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The Coen-heads at Home - Blather. Rants. Repeat.
A Møøse once bit my sister ...
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The Coen-heads at Home
Fargo is on its fourth incarnation.  First was the film- perhaps not as culty-trendy as Lebowski, but certainly well known in the lexicon, particularly among those of us who feel sorry for Steve Buscemi always seeming to acquire roles ending in gruesome death.  Not long after the film, a TV pilot was attempted, with Edie Falco reprising the Marge Gunderson role from the film. The Coen brothers had no involvement in this one (Gwyneth Paltrow's tv-writer dad Bruce was one of the writers), and it never got picked up; not even the pilot ever aired.

Last year, with the Coens' blessing and executive-producing, the third version of the franchise- a later-day-set cable season of the story- aired on FX. None of the original film characters were reprised, although there were homages to characters (Martin Freeman /Alison Tolman's characters sharing similar traits with William H. Macy /Frances McDormand's roles from the original) and at least one largely unresolved plotline going back to the buried treasure from the original. But I found the series a bit one-dimensional: Freeman and Tolman's characters, along with the Devil Himself played by Billy Bob Thornton, wound up dominating the arcs and the screentime, leaving few other characters or stories developed.  This, despite having plenty of other talent in the cast, including a recurring cameo by Key and Peele, whose comedy was largely lost in the crossfire of violence.  That violence wound up taking the lives of Malvo and Lester, and essentially PTSDing Molly out of future crime stories, as well.

So the fourth incarnation, the one airing now, really had nowhere to go in forward gear, so instead it's gone back- and brilliantly.  Once again, there's little character continuity: Molly is now (or rather was then) a precocious seven-year-old, and her dad, retired from the force and pretty PTSD'd himself all along, is in the prime of his police career.  Other than the top-billed Kirsten Dunst and a well-concealed Ted Danson, there aren't many universally known actors in this cast, but it makes for a much better-oiled ensemble overall.

Two main arcs have carried the tale through last night's seventh episode: Dunst's character and her husband having done dirty deeds to, and eventually with, a member of a third-generation-German crime family in the titular Fargo; and the war between that mob and the bigger fish from Kansas City trying to muscle in.  As with last season and the film, the violence is at times over-the-top, but it's usually so overdone as to be cartoonish; there's always a patented Coen twist to make the death go either incredibly quickly or with some gruesomely funny twist to it.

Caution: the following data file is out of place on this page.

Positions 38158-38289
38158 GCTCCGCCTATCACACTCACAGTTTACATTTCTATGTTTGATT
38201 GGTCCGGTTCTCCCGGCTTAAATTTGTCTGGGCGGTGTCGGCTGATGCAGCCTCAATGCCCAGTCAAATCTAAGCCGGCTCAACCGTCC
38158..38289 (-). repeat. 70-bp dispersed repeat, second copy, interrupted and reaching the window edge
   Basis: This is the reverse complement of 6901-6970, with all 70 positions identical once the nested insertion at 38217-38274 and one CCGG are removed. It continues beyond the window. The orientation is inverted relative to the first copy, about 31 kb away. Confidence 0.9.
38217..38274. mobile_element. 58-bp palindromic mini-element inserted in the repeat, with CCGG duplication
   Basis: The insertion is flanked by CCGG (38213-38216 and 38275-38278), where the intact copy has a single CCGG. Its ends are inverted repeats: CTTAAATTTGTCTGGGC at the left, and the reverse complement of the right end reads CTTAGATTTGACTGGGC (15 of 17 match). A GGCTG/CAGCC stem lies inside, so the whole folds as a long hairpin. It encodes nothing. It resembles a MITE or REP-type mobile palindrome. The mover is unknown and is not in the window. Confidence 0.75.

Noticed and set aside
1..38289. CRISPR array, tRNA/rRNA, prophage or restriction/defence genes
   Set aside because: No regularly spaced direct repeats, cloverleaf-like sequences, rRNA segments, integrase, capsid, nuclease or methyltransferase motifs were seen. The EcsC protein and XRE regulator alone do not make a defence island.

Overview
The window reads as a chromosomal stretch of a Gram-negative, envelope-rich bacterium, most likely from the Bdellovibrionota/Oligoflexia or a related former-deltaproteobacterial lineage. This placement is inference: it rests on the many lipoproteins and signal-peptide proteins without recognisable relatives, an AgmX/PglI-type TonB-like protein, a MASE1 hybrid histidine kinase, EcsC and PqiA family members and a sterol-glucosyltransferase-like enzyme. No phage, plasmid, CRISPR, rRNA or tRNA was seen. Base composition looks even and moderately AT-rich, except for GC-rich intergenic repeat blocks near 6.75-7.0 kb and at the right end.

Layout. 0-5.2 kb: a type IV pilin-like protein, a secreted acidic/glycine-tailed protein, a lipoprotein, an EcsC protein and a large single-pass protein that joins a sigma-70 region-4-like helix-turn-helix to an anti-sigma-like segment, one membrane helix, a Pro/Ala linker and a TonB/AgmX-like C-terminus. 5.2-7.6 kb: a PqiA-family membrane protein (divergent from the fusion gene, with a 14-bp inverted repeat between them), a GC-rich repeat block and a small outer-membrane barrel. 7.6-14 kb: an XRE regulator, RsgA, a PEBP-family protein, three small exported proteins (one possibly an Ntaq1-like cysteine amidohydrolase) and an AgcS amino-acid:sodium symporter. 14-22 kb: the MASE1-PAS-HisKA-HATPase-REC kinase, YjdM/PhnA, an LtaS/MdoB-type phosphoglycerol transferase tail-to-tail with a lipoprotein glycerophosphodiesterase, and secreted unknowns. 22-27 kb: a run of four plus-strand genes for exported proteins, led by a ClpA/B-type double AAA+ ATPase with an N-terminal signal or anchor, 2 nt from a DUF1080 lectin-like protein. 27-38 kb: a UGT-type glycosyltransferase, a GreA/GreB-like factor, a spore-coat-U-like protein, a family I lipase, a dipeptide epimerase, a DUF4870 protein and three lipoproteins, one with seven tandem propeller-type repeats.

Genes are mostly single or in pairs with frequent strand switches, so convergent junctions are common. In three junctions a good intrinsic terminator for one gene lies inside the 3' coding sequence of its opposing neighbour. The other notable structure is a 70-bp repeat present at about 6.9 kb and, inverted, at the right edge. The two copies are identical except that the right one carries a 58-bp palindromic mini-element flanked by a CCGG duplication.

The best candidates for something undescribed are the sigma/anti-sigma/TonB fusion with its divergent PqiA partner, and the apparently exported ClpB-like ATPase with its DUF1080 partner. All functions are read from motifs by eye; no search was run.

After catching up through the series before last night's airing, I found myself in Wegmans, and did a little decorating in honor of the one deceased character whose demise is at the heart of both storylines:



Among the other actors in supporting roles we've recognised: Jean Smart of Designing Women as the matriarch of the Gerhardt syndicate; Bruce Campbell as Ronald Reagan on the pre-1980 campaign trail; and Parks and Recreation's Nick Offerman as the town lawyer/drunk, full of conspiracy theories and the King of Breakfast.

The episodes are also full of references, in plot and soundtrack, to prior Coen works.  This week's alone brought two different renditions of Kenny Rogers's "Just Dropped In (To See What Condition My Condition Was In)," and a reference to a weird Minnesota girl named K-nudsen; both of those are Lebowski homages.  No Country, Miller's Crossing and The Man Who Wasn't There have also gotten their moments if you know to look for them.

I'd finished off last season, and the start of this one, on my own, but as I watched one a few weeks ago, Eleanor got drawn back in by the writing, the performances and the sick irony of the Minnesota Nice accent. We go walkin' around for hours after each episode in that singsong, ya know?

The only complaint I've got is that FX has been milking the commercials something fierce.  Early ones required only 90 seconds of commercial-skip on the remote, but these last few have extended to more than twice that at times, with a few wildly inappropriate ones inserted.  Tonight's included, in the same commercial break, a movie promo for the Boston Archdiocese priest scandal expose Spotlight barely a minute before this ha-ha Twitter commercial about the Pope's US visit.

Mea culpa, u betcha!
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bill_sheehan From: bill_sheehan Date: November 25th, 2015 03:01 am (UTC) (Link)
I skipped most of your essay for fear of spoilers, but did want to recommend two beat Buscemi films. The first is one of my all time favorite films, Parting Glances. Buscemi plays a rock musician with AIDS. The bit where the Commendatore tells him to repent is classic.

The second was written by the man himself. Trees Lounge. You'll never forget the last scene.

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